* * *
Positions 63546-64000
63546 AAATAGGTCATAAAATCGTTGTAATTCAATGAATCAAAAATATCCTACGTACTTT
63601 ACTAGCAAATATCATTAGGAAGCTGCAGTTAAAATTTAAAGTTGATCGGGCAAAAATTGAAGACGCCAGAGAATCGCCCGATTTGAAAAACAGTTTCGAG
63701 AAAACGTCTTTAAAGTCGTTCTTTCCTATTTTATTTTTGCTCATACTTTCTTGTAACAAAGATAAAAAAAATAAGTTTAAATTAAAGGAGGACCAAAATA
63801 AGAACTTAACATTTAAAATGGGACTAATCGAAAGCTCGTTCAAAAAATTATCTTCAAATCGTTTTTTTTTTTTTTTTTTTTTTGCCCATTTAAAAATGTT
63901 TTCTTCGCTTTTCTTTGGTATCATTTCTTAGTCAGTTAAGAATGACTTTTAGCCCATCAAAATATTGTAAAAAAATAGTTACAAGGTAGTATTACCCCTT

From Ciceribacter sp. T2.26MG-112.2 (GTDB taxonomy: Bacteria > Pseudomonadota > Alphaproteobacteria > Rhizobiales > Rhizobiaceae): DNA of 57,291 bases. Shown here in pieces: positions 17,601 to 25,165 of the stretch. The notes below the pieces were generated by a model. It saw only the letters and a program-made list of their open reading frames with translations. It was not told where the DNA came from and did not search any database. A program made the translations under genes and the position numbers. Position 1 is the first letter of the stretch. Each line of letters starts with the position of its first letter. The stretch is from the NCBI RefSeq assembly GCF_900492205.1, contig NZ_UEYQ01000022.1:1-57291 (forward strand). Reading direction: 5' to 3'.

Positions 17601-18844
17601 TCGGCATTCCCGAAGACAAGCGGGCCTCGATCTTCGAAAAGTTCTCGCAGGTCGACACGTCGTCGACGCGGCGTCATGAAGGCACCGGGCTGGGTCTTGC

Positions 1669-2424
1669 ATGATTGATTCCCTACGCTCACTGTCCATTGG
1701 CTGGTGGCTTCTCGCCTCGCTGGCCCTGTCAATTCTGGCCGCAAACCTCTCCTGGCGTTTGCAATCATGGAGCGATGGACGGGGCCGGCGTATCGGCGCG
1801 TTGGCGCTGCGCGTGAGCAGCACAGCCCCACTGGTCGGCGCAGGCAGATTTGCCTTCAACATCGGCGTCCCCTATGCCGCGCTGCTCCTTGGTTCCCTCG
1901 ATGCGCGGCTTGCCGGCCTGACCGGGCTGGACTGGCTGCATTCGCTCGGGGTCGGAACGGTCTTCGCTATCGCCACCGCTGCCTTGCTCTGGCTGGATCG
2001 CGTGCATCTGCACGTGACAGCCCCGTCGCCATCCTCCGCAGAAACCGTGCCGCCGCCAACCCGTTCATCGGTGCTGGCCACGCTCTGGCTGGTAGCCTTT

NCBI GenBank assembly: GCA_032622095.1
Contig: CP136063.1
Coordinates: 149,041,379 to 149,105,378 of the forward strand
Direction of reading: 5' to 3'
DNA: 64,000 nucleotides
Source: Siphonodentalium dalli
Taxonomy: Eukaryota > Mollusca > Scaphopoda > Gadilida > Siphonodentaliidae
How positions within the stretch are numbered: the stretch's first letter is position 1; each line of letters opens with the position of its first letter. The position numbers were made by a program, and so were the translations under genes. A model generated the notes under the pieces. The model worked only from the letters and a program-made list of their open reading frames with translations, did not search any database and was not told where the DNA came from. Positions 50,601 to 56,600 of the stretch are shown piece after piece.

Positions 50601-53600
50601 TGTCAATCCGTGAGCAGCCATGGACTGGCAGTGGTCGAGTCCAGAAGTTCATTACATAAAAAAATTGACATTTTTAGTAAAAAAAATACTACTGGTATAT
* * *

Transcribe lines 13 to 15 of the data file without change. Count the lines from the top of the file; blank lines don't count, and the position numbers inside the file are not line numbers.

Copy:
1801 TTGGCGCTGCGCGTGAGCAGCACAGCCCCACTGGTCGGCGCAGGCAGATTTGCCTTCAACATCGGCGTCCCCTATGCCGCGCTGCTCCTTGGTTCCCTCG
1901 ATGCGCGGCTTGCCGGCCTGACCGGGCTGGACTGGCTGCATTCGCTCGGGGTCGGAACGGTCTTCGCTATCGCCACCGCTGCCTTGCTCTGGCTGGATCG
2001 CGTGCATCTGCACGTGACAGCCCCGTCGCCATCCTCCGCAGAAACCGTGCCGCCGCCAACCCGTTCATCGGTGCTGGCCACGCTCTGGCTGGTAGCCTTT